Saxon Shore Way
The Saxon Shore Way is a long-distance walking path following the south east coast of England for 257 kilometres from Gravesend in Kent to Hastings in East Sussex. The path follows the line of the coast as it existed in Saxon times, and one of the interesting things about the walk is discovering how the coastline has changed over the centuries. Some of the changes are due to natural events such as rivers silting up (causing several formerly important port towns to find themselves stranded several kilometres inland) and some of the changes are due to more modern events such as the new land reclaimed from the English Channel near Dover as a means of disposing of the massive amounts of earth excavated during construction of the Channel Tunnel. These changes mean that the trail frequently leads the walker out of sight of the coast, across farms and through villages.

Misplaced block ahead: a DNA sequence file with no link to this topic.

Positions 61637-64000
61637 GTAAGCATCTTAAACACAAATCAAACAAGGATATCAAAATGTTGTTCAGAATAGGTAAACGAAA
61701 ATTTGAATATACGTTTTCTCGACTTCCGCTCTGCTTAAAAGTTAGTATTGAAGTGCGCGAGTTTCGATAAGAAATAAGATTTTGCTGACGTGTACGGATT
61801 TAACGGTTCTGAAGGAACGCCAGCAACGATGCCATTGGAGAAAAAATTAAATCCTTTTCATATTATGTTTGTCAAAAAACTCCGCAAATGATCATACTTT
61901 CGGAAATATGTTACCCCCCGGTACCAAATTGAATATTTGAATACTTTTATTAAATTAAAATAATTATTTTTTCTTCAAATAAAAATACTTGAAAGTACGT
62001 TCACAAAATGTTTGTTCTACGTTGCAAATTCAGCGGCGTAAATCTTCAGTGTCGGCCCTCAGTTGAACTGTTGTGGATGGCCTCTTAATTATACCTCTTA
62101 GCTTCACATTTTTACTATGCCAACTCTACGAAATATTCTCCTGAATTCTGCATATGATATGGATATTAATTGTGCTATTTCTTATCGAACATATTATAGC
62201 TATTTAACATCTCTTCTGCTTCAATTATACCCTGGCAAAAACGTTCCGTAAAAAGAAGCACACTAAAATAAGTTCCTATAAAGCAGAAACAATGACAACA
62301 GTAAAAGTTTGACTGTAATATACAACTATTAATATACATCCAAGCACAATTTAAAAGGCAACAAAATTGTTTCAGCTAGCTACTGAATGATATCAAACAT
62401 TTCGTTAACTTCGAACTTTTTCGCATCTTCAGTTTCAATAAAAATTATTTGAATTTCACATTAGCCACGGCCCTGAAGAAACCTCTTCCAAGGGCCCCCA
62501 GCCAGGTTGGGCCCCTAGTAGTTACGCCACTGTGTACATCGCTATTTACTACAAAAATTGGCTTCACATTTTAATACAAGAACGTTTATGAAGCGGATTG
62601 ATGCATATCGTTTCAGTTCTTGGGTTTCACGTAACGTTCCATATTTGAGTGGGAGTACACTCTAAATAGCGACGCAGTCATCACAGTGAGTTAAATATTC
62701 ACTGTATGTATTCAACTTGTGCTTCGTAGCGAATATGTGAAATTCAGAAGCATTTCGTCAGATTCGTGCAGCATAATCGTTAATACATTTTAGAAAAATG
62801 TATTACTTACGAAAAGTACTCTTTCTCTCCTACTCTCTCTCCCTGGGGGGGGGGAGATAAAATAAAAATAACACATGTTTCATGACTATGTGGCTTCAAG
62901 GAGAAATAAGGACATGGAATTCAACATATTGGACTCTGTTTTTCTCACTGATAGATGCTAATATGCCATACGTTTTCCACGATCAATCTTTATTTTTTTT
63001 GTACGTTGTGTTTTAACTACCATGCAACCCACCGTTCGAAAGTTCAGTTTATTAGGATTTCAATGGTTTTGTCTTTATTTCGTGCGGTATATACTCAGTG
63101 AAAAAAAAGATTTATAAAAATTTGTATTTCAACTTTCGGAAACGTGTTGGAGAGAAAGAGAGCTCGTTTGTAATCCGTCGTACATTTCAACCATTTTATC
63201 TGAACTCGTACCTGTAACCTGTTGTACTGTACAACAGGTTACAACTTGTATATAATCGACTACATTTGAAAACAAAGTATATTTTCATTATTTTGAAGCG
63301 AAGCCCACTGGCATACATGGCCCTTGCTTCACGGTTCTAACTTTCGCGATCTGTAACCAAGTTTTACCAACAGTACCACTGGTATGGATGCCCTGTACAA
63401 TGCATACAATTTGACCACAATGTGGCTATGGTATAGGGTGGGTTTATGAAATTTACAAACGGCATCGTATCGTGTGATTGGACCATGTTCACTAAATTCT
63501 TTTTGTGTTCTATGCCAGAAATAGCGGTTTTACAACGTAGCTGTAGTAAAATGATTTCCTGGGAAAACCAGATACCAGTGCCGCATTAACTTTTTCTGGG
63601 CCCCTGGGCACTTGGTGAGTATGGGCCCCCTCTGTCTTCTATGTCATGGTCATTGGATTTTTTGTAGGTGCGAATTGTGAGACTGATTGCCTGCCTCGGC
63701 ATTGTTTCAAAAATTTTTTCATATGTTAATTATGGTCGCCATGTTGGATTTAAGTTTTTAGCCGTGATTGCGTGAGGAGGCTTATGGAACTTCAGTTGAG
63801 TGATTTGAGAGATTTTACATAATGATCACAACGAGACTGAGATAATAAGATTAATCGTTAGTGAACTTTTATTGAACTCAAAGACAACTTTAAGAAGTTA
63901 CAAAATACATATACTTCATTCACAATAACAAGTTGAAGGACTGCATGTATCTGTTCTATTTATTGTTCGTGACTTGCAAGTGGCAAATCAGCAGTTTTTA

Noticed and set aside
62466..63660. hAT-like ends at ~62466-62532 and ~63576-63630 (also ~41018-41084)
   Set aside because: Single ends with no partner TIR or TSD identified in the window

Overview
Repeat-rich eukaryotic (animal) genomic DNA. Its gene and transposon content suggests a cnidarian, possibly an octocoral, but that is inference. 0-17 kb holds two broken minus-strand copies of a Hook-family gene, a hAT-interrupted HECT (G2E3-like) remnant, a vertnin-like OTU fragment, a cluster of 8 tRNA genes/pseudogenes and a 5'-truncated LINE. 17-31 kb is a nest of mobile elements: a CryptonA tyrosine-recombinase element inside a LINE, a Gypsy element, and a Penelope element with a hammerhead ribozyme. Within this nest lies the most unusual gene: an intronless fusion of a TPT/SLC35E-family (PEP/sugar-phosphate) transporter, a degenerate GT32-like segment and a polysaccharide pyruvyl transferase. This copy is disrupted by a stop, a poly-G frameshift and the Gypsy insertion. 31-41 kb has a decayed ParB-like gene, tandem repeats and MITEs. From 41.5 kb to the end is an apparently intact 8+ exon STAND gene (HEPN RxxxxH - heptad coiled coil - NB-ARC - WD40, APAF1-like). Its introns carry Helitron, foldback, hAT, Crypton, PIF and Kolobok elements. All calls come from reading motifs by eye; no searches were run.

While most of the Saxon Shore Way is fairly well waymarked, there are places where the fingerposts and waymarker discs are damaged, missing or, in a couple of cases, appear to have been deliberately interfered with. Therefore, it's wise to carry the relevant Ordnance Survey Explorer or Langranger maps and/or a reliable GPS receiver.
Just before this walk, I started using a Garmin Dakota 20 GPS, which I have loaded with the OpenStreetMap data for the UK. To my surprise, I found that several of the off-road sections of the Saxon Shore Way were included in the OSM data, though so far I haven't found a full set of GPS waypoints for the trail online.
I completed the walk over several visits to England, hence the stages are a little out of order, and one stage is shared with the North Downs Way National Trail, which I completed in the summer of 2010.